The SBC is a standardized document that outlines the key features of a health plan, including coverage details, cost-sharing requirements, and limitations. Providing an accurate SBC helps employees understand their health plan options and ensures that the ICHRA complies with federal regulations.

IRS Form 1095-C

Employers must navigate the complexities of IRS Form 1095-C reporting for ICHRAs. Recent IRS instructions provide guidance on using specific codes to indicate compliance with the employer mandate. Accurate reporting is necessary to meet federal requirements and avoid penalties.

IRS Form 1095-C is used to report information about health coverage offered to employees and their dependents. Employers must complete this form for each employee who was full-time for one or more months during the year, detailing the coverage provided and any employer contributions. Accurate and timely submission of these forms is crucial for compliance with ACA reporting requirements.

PCORI Fee

The Patient-Centered Outcomes Research Institute (PCORI) fee generally applies to HRAs, including ICHRAs. Employers must submit these fees using IRS Form 720. This fee supports research on the effectiveness of medical treatments and is an important aspect of maintaining compliance.

PCORI fees are calculated based on the average number of lives covered under the ICHRA. Employers must determine the fee amount, file IRS Form 720, and remit the payment annually. Staying current with PCORI fee requirements ensures ongoing compliance with federal regulations.

Summary Plan Description (SPD)

ICHRA is subject to ERISA, requiring employers to provide an SPD, plan document, and annual Form 5500 (if applicable). These documents ensure transparency and provide employees with detailed information about their benefits and rights under the plan.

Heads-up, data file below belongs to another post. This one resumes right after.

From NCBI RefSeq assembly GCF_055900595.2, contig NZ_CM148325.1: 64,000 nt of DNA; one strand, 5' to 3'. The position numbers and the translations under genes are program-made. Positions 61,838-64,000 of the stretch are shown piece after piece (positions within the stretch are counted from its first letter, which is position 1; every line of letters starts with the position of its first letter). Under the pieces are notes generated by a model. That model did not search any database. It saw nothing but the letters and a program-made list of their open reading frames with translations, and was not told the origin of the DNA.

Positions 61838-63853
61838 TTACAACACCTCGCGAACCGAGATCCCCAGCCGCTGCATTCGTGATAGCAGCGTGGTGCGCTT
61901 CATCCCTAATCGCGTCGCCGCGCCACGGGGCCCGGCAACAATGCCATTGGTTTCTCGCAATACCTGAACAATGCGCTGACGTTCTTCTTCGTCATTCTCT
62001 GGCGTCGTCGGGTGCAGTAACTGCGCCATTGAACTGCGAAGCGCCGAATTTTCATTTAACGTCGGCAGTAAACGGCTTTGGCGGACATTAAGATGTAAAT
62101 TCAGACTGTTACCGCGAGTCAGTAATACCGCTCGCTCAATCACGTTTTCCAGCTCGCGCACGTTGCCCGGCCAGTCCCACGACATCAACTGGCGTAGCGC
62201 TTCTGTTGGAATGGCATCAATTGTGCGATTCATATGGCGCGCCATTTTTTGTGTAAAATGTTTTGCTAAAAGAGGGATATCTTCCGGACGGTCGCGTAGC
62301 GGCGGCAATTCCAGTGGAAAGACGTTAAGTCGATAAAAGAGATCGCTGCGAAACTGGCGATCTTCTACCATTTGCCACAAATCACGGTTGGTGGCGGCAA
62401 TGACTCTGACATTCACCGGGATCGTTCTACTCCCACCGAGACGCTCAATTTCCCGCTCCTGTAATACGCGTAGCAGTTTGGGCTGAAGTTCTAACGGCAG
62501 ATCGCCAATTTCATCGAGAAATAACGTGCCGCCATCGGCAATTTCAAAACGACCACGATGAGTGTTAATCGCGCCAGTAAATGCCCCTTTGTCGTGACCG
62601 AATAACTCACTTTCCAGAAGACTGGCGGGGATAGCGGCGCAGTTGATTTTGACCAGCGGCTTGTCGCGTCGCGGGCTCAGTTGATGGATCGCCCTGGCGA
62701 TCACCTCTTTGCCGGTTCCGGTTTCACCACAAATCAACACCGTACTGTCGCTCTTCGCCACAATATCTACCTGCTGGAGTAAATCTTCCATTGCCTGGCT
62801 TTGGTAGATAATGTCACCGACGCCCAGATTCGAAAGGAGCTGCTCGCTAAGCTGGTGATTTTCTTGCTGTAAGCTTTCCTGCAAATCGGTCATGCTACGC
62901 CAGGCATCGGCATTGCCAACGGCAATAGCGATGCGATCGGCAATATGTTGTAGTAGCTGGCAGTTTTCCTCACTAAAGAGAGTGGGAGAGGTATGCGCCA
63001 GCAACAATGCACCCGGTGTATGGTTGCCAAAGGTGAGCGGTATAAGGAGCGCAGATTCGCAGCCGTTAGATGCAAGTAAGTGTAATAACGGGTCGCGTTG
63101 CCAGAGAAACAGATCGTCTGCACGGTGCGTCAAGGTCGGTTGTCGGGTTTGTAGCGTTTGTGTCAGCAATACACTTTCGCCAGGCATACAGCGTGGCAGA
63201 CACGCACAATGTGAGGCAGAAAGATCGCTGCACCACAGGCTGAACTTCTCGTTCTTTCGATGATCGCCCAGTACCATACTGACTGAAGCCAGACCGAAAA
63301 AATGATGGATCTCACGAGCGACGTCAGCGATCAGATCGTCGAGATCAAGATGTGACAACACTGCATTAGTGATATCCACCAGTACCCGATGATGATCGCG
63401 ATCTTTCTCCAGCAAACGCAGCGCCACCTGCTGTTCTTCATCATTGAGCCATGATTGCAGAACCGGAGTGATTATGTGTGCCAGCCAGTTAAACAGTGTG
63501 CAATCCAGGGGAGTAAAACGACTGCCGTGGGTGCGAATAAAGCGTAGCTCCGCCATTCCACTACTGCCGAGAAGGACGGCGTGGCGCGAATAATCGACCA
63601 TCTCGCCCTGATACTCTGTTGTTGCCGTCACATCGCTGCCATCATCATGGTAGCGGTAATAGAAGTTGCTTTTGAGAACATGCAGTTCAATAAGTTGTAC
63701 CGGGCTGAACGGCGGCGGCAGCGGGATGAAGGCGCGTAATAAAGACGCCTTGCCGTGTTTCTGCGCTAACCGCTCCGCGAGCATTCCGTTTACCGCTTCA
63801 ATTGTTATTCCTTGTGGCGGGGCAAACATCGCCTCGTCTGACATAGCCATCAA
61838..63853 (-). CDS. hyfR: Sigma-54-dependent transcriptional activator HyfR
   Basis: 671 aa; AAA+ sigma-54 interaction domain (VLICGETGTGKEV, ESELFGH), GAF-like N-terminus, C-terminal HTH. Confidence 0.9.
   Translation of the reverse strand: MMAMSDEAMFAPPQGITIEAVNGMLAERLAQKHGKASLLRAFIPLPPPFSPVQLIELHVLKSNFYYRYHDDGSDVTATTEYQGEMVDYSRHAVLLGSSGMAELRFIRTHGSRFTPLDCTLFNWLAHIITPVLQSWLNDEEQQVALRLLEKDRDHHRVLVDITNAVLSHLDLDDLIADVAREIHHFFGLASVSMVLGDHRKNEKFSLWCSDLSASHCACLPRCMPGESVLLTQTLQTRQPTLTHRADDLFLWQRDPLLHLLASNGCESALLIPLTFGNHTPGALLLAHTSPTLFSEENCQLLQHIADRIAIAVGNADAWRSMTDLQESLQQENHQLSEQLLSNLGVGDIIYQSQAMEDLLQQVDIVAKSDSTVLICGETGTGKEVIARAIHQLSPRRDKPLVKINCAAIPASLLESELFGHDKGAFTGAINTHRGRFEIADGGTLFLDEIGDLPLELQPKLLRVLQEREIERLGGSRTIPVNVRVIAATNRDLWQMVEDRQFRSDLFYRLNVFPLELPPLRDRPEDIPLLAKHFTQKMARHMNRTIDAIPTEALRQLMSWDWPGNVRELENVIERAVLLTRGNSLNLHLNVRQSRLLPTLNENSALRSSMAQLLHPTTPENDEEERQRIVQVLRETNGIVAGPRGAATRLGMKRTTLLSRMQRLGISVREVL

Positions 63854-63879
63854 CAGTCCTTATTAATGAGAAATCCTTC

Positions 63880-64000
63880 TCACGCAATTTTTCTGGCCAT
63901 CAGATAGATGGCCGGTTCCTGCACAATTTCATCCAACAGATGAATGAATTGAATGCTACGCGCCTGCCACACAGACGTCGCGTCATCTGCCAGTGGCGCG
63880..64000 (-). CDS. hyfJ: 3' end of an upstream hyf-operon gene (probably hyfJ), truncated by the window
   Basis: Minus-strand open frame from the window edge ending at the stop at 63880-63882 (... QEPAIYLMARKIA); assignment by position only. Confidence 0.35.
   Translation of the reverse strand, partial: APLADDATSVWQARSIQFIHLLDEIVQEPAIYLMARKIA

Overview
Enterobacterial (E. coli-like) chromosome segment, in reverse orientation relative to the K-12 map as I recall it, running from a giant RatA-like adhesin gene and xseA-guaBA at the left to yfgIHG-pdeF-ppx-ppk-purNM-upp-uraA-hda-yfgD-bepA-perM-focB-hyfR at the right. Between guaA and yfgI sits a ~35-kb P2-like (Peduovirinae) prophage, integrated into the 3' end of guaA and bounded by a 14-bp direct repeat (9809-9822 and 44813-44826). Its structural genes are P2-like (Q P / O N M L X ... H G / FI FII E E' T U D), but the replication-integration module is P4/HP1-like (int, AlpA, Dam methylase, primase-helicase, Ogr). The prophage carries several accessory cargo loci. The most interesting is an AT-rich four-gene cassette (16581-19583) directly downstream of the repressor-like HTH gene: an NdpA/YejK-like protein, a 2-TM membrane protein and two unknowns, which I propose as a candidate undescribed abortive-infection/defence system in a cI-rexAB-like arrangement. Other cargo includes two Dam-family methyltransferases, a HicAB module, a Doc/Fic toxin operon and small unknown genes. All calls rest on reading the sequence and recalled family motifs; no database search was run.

The SPD is a critical document that explains the ICHRA’s terms and conditions, including eligibility, benefits, claims procedures, and participant rights. Providing an up-to-date SPD helps employees understand their benefits and ensures compliance with ERISA requirements.

Section 111 Medicare Reporting

Section 111 reporting applies to HRAs, including ICHRAs, with an exemption for HRAs with annual benefits below $5,000. Accurate reporting is crucial to ensure compliance with Medicare coordination of benefits requirements and avoid potential penalties.

Section 111 reporting requires employers to report information about group health plan coverage to the Centers for Medicare & Medicaid Services (CMS). This reporting helps CMS coordinate benefits for Medicare-eligible individuals and ensures that Medicare is the secondary payer when applicable. Employers must comply with these reporting requirements to avoid penalties.

TPA License

Some states require third-party administrators (TPAs) to obtain licensure to process claims. This requirement can extend to ICHRA administrators, depending on the state’s regulations. Ensuring licensure is essential for legal operation and compliance with state laws.

TPA licensure requirements vary by state and may include obtaining a license, posting a bond, and meeting other regulatory standards. Employers must verify that their ICHRA administrator is properly licensed in all relevant states to ensure compliance and avoid legal issues.

Payment Facilitator & Money Transmitter Laws

ICHRA vendors facilitating payments to individual insurance carriers must comply with relevant laws, such as PCI DSS, MSB, or MTL requirements. Compliance with these laws is crucial to protect financial transactions and maintain trust with employees and carriers.

Payment facilitators and money transmitters are subject to various regulations designed to protect consumers and ensure the security of financial transactions. Employers must ensure that their ICHRA administrator complies with these regulations to safeguard employee contributions and maintain the integrity of the payment process.

How W3LL Can Help

Navigating the complex regulatory environment for ICHRAs can be challenging. At W3LL, we offer comprehensive support to ensure your ICHRA implementation is smooth and compliant. Our expertise in healthcare benefits administration, coupled with our advanced technology solutions, simplifies the process for employers, allowing you to focus on providing the best benefits to your employees.

Ready to explore how W3LL can support your ICHRA needs? Contact us today to learn more.

 


Sources:
  1. Kaiser Family Foundation: Employer-Sponsored Health Insurance Coverage
  2. MarketsandMarkets: Self-Insured Employer-Sponsored Health Insurance Market
  3. Kaiser Family Foundation: Employer Health Benefits Survey